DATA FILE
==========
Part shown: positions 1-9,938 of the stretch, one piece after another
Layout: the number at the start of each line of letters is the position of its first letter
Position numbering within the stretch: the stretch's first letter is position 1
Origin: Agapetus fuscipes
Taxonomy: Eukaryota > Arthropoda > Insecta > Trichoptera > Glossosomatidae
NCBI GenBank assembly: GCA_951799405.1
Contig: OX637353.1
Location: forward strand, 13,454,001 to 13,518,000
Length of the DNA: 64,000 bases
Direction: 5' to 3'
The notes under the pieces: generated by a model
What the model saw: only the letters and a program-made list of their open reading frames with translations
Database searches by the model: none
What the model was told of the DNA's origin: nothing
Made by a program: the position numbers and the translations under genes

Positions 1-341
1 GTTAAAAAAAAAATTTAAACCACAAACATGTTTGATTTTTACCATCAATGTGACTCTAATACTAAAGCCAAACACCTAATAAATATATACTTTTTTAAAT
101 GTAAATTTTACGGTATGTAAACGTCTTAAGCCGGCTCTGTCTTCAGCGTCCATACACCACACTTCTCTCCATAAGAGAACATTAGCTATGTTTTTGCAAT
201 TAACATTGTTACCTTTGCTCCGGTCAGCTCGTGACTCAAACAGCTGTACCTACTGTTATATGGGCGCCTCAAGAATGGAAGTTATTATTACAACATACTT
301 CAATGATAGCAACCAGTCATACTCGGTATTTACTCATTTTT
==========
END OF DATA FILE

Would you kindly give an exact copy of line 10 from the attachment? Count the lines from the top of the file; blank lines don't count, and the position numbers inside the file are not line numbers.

Direction: 5' to 3'